The Chinese Northern Frontier: Reassessment of the Bronze Age Burial from Baifu

By Csorba, Mrea | Antiquity, September 1996 | Go to article overview

The Chinese Northern Frontier: Reassessment of the Bronze Age Burial from Baifu


Csorba, Mrea, Antiquity


All across the thousands of kilometres of northern central Asia - from the Baltic Sea to the Yellow Sea - burials have been key to the later prehistoric sequence. The immediate subjects of this article are three late Bronze Age burials from North China; rich and well-preserved with weaponry and horse fittings, with agate and rush matting, they tell also of the world outside China, for into one of the daggers is cast the full-face image of a Caucasian male, complete with handlebar moustache.

In 1975, Chinese archaeologists located three Bronze Age burials in Baifu, Changping County, Hebei Province, just north of Beijing (Beijing 1976) [ILLUSTRATION FOR FIGURE 1 OMITTED]. Excavation of two graves, M2 and M3 ('M' is the abbreviation for mu, the Chinese word for tomb), yielded bronze and ceramic vessels, an assortment of weaponry, horse and chariotry fittings, small carvings of jade, agate and bone, sections of rush matting, and human and animal remains, including oracle bones. M1 was seriously deteriorated with few remains: two samples from its wooden coffin provided 14C determinations of 3070[+ or -]90 b.p. and 2895[+ or -]100 b.p. (Institute of Archeology 1991: 16) calibrated to 1348-1039 BC, a period which corresponds to the late Shang (1320 BC-1045 BC) and early Western Zhou (1045 BC-771 BC) dynasties in China's Central Plain.(1) From typologies of tomb objects, scholars place them at a date coeval with the early Western Zhou.

Many of the bronze vessels and weapons are recognizably Chinese in style and distributed in the Chinese manner along the perimeters of the preserved tombs. In addition, jade carvings, oracle bones, and tomb features such as subterranean 'waist' pits under the interred led excavators to conclude the burials were Chinese. Contradictory evidence on site challenges this interpretation.

Within arm's length of the deceased were a hilted knife and several daggers not of Chinese manufacture [ILLUSTRATION FOR FIGURE 2 OMITTED]. Two hilted daggers were found in M2 among a special grouping of artefacts placed to the upper right of the deceased. A similar cluster in the same location in M3 contained the rest of the daggers from the site. Cast on the pommel of one of the daggers in M2 was the full-face image of a Caucasian male whose Europoid features are augmented by bushy eyebrows and handlebar moustache [ILLUSTRATION FOR FIGURE 3 OMITTED]. The dagger was thought to have a mushroom-cap pommel like that on three others from the Baifu site, but upon recognizing the face it becomes apparent that the pitted surface of the cap comes not from deterioration, but as an artistic rendering of the Caucasian's tightly curled head of hair.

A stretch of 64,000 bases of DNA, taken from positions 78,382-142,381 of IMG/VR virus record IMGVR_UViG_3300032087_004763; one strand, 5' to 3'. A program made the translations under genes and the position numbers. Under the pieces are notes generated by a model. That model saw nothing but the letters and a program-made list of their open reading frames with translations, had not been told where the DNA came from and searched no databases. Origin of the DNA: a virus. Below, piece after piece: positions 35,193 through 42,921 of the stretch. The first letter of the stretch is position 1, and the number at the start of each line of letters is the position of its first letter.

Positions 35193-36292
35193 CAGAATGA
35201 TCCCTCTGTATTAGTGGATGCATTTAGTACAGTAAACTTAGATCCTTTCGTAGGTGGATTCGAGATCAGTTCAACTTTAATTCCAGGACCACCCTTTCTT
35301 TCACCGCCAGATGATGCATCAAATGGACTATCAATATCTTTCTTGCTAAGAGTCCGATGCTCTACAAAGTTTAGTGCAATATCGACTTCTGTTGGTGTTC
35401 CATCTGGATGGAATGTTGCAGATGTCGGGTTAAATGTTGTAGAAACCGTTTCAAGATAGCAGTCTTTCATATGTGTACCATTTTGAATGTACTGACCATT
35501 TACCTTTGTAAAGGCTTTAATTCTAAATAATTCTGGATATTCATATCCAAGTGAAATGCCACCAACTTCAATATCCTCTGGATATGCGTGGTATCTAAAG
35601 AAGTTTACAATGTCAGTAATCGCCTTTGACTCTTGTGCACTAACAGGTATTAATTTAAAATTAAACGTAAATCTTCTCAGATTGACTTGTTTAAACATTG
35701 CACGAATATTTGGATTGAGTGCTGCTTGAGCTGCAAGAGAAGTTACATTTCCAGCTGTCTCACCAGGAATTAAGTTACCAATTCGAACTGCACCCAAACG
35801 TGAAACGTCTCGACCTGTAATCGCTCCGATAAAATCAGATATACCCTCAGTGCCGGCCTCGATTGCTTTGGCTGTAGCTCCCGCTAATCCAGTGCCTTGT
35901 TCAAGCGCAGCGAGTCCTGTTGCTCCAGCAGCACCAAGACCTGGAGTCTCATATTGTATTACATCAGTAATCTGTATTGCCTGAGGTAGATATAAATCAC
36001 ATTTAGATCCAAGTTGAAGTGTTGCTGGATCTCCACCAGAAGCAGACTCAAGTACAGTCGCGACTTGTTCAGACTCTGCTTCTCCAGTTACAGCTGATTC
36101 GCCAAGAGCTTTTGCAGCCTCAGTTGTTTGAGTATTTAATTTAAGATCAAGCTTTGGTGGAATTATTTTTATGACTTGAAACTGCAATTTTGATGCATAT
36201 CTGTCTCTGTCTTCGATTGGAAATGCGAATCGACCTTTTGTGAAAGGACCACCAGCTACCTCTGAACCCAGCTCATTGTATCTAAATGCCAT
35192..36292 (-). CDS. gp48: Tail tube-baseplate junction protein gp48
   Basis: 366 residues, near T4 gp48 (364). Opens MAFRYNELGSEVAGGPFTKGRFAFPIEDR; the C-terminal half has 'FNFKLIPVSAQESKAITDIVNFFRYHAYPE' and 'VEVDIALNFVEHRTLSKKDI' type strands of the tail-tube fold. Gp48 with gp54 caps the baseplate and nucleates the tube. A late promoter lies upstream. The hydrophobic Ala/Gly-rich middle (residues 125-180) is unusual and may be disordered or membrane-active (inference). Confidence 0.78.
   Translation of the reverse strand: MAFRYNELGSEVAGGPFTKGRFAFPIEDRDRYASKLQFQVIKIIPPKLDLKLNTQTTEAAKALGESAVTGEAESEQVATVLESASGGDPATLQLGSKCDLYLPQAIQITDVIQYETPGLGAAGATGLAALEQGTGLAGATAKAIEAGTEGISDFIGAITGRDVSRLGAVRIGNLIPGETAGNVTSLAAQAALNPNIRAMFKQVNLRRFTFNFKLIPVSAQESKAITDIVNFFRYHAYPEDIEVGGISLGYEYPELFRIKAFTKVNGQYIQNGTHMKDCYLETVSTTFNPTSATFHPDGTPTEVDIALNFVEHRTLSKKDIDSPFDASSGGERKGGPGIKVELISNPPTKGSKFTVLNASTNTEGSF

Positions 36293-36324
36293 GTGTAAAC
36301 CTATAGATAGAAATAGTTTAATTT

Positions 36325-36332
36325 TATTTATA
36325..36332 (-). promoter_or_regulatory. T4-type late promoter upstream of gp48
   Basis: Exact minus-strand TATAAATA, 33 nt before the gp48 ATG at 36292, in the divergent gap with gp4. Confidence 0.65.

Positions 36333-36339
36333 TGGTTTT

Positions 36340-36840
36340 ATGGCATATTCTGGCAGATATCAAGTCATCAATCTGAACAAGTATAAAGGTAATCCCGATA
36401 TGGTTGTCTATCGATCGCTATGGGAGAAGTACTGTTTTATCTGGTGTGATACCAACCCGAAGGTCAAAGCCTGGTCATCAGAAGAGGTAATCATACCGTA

The placement of foreign weaponry so close to the interred shifts the weight of evidence and assigns the grave outside the Shinese sphere. Furthermore, the parallel layout of the hilted weapons and other Northern material in the two graves suggests that rituals of an extant tradition are being followed - a thesis supported by piecemeal evidence from sites across China's northern border. The material evidence, substantiated by some contextualized data, argues for the existence of a Northern culture that maintains an independent tradition despite obvious interface with China's civilization to the south.

Non-Chinese artefacts have been collected in northern China since the beginning of the 20th century AD. The finds are distributed across an area from Shenxi to Liaoning, with a southern boundary marked by remnants of the Great Wall. This 'Northern Zone' is ecologically transitional between China's agrarian Central Plain and the arid steppe lands of Central Asia where climate and topography are conducive to adaptive life-ways involving mounted animal husbandry.

Cultural remains from the Northern Zone reflect the marginal ecology. In contrast to the excavated accoutrements of power and prestige from the Chinese dynasties along the Yellow River, Northern material is characteristically modest and portable - hilted knives and daggers, plaques, belt buckles and equestrian pieces, recovered as strays and without pottery or association with habitation sites (Andersson 1933).

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